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Donegal: Ministers shocked at peat slide devastation 

Credit:  By Conor Macauley, BBC NI Agriculture & Environment Correspondent | BBC News | www.bbc.co.uk ~~

Ministers from both sides of the border have visited the scene of a huge peat slide on the Tyrone Donegal border.

The incident saw thousands of tonnes of peat washed into an internationally protected salmon spawning river.

Environment minister Edwin Poots and the Republic’s Agriculture minister Charlie McConalogue met at the scene outside Castlederg.

They expressed shock at the extent of the damage which is the subject of a cross-border investigation.

Mr Poots also visited a trout farm in the area, which was affected.

The peat slide happened at a wind farm under construction on the Donegal side of the border just over a week ago.

Work has stopped while efforts are made to stabilise the area.

“It is clear that this peat slide has had an immediate impact on fish and the ecosystems upon which they rely but until conditions permit, it is not possible to quantify that impact,” Mr Poots said.

Water levels are still high in the area after recent rain, making damage assessment difficult.

Mitigate further pollution

There had been opposition to the wind farm development with anglers and others claiming it could lead to instability in the bog where the 19 turbines are going in.

Planners had decided it was not a risk.

Mr McConalogue said it had been a worthwhile visit allowing them to view the damage and see the efforts to prevent more.

“I was also pleased to see the speed with which the cross-border multi agency group was established in response to this incident and it was helpful to get a briefing from them on the work they are doing collaboratively to support efforts to mitigate against any further pollution.”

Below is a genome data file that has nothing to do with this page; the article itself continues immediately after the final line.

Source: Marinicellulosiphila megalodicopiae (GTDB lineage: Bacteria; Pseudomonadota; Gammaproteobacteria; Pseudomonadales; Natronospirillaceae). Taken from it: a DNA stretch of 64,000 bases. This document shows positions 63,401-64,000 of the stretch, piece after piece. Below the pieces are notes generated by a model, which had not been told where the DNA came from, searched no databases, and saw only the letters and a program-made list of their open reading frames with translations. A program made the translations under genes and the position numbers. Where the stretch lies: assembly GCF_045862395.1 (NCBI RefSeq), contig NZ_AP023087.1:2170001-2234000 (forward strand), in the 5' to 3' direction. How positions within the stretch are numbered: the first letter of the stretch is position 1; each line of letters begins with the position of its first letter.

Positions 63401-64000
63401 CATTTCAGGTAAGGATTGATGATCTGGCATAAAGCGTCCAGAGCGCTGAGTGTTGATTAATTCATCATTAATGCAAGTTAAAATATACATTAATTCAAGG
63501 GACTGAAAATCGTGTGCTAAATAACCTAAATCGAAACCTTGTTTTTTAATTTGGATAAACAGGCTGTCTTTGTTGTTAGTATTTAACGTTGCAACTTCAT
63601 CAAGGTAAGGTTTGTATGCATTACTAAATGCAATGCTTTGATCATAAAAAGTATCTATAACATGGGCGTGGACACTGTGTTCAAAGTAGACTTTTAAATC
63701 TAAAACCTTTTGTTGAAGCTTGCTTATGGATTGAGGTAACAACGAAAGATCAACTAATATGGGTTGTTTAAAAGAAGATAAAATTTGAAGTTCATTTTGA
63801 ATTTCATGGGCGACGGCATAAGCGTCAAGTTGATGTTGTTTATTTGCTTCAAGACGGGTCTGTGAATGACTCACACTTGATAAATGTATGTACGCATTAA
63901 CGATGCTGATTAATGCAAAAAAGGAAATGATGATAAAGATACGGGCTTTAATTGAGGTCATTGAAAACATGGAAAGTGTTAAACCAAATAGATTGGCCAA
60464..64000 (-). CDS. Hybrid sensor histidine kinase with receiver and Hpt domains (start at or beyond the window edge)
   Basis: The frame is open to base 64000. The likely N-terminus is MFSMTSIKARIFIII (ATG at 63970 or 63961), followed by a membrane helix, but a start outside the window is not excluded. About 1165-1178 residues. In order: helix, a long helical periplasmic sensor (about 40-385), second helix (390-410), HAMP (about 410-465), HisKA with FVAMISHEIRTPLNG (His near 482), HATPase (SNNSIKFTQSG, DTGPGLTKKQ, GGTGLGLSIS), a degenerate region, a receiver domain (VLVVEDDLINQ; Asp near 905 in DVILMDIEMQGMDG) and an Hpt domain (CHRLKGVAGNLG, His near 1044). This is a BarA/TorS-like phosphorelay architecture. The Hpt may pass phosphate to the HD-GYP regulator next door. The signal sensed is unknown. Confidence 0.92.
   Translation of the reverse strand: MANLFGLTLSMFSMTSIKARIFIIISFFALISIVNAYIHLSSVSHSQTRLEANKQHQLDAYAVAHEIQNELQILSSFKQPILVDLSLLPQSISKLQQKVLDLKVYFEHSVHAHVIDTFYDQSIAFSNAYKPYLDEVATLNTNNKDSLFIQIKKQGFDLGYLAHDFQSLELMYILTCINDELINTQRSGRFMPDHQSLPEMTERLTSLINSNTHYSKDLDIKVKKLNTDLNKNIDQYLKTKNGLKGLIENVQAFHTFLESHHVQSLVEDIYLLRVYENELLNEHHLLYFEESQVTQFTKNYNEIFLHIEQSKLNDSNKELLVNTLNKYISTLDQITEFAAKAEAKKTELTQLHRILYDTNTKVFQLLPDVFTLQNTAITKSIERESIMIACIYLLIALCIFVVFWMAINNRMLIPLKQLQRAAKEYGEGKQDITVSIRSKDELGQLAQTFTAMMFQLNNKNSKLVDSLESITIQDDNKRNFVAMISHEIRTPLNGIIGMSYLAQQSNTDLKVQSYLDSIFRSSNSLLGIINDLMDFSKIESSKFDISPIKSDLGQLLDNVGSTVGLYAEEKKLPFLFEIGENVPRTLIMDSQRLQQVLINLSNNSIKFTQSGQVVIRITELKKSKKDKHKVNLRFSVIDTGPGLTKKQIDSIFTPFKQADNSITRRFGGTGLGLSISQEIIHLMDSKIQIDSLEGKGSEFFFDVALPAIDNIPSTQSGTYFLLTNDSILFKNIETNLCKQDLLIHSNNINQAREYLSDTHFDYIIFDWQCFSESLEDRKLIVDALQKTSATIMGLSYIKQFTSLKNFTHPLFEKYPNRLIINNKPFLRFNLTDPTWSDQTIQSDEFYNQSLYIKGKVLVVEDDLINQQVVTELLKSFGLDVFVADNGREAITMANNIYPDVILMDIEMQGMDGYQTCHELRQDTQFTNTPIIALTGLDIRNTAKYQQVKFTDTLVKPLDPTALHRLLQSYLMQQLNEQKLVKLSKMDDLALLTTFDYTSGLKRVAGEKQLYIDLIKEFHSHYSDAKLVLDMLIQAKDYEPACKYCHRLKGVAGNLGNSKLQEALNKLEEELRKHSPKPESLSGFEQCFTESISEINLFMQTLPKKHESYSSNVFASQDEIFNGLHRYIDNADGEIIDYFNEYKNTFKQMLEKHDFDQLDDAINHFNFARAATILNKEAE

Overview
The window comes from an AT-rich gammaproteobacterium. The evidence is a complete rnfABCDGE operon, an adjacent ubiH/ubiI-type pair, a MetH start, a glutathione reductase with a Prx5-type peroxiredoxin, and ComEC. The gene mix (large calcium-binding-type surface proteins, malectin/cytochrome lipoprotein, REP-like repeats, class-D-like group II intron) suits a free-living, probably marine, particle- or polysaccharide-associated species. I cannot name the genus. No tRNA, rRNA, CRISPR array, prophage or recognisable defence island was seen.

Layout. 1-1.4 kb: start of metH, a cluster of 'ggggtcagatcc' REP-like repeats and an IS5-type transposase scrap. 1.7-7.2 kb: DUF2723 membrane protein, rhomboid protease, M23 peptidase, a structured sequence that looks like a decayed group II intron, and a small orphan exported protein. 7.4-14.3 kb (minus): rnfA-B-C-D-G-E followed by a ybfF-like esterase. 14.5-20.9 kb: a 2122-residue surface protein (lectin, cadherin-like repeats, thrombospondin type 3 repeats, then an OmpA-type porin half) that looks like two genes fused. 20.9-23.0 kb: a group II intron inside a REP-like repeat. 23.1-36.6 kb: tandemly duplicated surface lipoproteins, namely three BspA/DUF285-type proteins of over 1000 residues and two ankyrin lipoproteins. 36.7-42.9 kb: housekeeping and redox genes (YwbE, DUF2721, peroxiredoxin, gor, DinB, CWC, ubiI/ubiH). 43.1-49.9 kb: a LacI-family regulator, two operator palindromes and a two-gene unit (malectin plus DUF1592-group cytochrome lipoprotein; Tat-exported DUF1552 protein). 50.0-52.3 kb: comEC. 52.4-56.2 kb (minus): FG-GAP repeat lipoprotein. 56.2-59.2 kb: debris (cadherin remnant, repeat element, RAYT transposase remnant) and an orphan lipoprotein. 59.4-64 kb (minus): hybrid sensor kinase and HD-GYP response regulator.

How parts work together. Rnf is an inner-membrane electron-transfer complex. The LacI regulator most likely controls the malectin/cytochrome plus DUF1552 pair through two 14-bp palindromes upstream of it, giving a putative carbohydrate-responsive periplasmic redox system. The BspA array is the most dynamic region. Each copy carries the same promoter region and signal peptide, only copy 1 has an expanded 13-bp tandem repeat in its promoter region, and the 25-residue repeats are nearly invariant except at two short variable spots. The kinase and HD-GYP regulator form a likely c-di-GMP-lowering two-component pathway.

The peat ended up in the Mourne Beg and Derg rivers.

They’re part of the Foyle catchment which has EU protection as an internationally important habitat for Atlantic salmon – a species in serious decline.

This has been a serious environmental incident.

But its scale won’t be known until water levels drop and investigators can assess the true impact.

Oxygen levels in the rivers were said to be high which may help the adult fish to survive.

But the concern is over the gravel spawning beds in the rivers.

If they are covered in a thick layer of settled peat it may have serious consequences for this year’s season.

And the EU is likely to take a dim view of the incident.

It will want reassurances that all proper checks were done before this development was approved given its potential impact on a protected site.

Ireland has already been hit with 10m euro in fines – and rising – over a similar peat slide at another wind farm under construction in Co Galway in 2003.

Source:  By Conor Macauley, BBC NI Agriculture & Environment Correspondent | BBC News | www.bbc.co.uk

This article is the work of the source indicated. Any opinions expressed in it are not necessarily those of National Wind Watch.

The copyright of this article resides with the author or publisher indicated. As part of its noncommercial educational effort to present the environmental, social, scientific, and economic issues of large-scale wind power development to a global audience seeking such information, National Wind Watch endeavors to observe “fair use” as provided for in section 107 of U.S. Copyright Law and similar “fair dealing” provisions of the copyright laws of other nations. Send requests to excerpt, general inquiries, and comments via e-mail.

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